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September 19, 2004: Ces filles jumelles, sans des talents reconnaissables ...

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I fear for France, because of this.


Olsen twins hawking Happy Meals
McDonald's hires famed 'Full House' twins to sell children's meals, complete with branded toys.
September 17, 2004: 12:51 PM EDT


NEW YORK (CNN/Money) - McDonald's has hired Mary-Kate and Ashley Olsen to pitch its Happy Meals in France, complete with the twins' own line of purses, coloring sets and photo albums.


The move to employ the twins, who gained stardom on the television show "Full House" and went on to create a series of children's movies, comes as the world's largest restaurant chain struggles with its European sales.


… McDonald's French site shows the twins and the various branded items, including the "sac en jean Mary-Kate and Ashley."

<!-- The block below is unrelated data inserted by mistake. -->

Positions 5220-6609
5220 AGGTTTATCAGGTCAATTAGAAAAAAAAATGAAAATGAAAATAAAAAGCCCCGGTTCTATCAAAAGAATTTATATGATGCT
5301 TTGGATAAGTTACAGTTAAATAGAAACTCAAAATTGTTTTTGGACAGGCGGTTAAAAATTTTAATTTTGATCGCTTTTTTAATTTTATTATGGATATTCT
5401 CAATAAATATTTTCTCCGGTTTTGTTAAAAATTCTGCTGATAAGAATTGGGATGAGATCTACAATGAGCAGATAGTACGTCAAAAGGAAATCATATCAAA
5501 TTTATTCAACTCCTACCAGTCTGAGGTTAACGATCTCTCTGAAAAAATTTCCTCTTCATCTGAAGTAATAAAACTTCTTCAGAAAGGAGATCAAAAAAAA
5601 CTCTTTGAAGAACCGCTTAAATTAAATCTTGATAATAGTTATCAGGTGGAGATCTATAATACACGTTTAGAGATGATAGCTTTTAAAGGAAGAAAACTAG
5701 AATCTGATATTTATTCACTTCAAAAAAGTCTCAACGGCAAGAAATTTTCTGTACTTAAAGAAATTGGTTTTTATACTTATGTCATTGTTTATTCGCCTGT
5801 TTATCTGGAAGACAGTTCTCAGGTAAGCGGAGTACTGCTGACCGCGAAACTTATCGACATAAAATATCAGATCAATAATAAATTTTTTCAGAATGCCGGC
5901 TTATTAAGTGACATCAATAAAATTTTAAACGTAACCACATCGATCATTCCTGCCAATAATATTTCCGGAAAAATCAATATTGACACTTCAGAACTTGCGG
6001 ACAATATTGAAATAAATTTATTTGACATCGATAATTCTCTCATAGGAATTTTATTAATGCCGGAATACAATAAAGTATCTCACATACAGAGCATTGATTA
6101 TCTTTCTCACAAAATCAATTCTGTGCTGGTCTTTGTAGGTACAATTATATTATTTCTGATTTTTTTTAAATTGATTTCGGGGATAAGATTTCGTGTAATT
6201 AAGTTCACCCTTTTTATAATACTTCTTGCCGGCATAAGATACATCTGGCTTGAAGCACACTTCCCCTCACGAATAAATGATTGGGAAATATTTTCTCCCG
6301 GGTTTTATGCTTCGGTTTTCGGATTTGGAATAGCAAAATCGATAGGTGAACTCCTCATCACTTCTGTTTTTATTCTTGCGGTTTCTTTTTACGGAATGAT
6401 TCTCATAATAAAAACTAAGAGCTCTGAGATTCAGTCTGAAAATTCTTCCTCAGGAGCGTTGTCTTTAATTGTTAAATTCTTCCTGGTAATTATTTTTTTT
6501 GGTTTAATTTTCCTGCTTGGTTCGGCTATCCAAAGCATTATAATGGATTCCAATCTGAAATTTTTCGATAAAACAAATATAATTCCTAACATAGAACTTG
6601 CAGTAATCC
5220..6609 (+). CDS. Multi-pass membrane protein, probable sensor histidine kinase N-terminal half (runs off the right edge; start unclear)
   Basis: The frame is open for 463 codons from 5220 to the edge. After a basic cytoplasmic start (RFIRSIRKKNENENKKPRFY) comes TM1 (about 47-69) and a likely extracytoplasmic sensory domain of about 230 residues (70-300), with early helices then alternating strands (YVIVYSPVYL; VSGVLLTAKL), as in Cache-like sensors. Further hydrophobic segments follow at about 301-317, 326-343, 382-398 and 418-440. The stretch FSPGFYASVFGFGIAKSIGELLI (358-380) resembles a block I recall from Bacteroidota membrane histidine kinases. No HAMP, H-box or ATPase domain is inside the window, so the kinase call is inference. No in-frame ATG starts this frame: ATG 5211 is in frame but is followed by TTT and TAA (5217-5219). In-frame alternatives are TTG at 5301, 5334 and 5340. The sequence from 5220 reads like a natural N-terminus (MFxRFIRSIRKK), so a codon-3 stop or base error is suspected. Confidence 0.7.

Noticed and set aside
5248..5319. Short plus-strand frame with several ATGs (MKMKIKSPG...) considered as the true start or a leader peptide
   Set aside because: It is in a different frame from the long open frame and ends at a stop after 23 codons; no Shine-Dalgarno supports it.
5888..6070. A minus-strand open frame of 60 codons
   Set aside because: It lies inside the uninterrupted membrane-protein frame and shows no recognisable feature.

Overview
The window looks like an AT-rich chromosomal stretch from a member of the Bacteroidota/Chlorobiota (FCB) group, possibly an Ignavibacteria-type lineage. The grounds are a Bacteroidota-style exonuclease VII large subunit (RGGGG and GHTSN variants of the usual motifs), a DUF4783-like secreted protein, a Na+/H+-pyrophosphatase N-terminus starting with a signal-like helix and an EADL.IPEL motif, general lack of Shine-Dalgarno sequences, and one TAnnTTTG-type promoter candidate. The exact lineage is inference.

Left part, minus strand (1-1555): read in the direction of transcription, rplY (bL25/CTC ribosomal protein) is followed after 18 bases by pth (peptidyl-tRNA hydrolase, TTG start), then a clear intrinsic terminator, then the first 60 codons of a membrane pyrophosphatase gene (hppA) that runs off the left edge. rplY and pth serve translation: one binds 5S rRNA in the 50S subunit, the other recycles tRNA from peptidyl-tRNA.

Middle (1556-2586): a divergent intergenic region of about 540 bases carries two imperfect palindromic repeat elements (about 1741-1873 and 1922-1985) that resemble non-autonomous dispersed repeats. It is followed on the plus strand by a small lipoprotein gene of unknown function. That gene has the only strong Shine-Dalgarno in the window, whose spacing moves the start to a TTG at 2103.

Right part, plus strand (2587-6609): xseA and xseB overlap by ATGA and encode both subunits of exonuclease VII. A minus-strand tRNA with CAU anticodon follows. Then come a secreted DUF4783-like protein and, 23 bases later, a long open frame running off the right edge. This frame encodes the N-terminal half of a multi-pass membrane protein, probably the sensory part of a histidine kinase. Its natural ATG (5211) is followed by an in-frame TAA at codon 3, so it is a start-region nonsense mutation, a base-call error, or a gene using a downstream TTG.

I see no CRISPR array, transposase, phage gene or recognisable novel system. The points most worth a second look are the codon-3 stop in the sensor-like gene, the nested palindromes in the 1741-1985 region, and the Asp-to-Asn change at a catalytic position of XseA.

Mary-Kate Olsen had been receiving treatment for an eating disorder this summer.


See Les soeurs Olsen s'affichent chez McDo too from Canal Stars 

Les voies du business-marketing sont parfois impénétrables... Depuis quelques jours, Mary-Kate et Ashley Olsen s'affichent dans les McDonalds de France, figures de proue du nouveau menu pour enfants. Les jeunes fans des jumelles milliardaires de 18 ans seront heureux de pouvoir acquérir ainsi quelques babioles à leur effigie, album photo, sac ou boîte à crayons. Mais le plus incongru dans cette histoire, c'est que Mary-Kate est récemment sortie d'un centre spécialisé afin de soigner son anorexie ! On est pas à une contra(t)diction près...

The French site for McDonalds has more - and if you click on ENTREZ you can watch the commercials.  I particularly like the one in French, the one without the twins, about eating at McDonalds in Manhattan.


But Ric, our man in Paris, sends along this reality check….


Les jumelles Olsen?


This story has caught me offside for two reasons - the McDonald's in the quartier is closed for renovations, and I have never heard of Mary Kate and Ashley Olsen. For all I know they are the Booby Twins.


What I can say is that the national direction of public schools decided to yank vending machines out of French schools - just as interested parties were deciding to fill them exclusively with fresh fruit and plain water, so somebody had to backtrack to allow the vending machines to stay.